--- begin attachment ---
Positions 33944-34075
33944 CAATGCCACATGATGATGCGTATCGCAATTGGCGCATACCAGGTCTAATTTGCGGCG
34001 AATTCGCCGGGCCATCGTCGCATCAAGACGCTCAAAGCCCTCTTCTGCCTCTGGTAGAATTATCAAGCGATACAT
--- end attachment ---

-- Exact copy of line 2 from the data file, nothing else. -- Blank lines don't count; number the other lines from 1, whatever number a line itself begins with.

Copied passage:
33944 CAATGCCACATGATGATGCGTATCGCAATTGGCGCATACCAGGTCTAATTTGCGGCG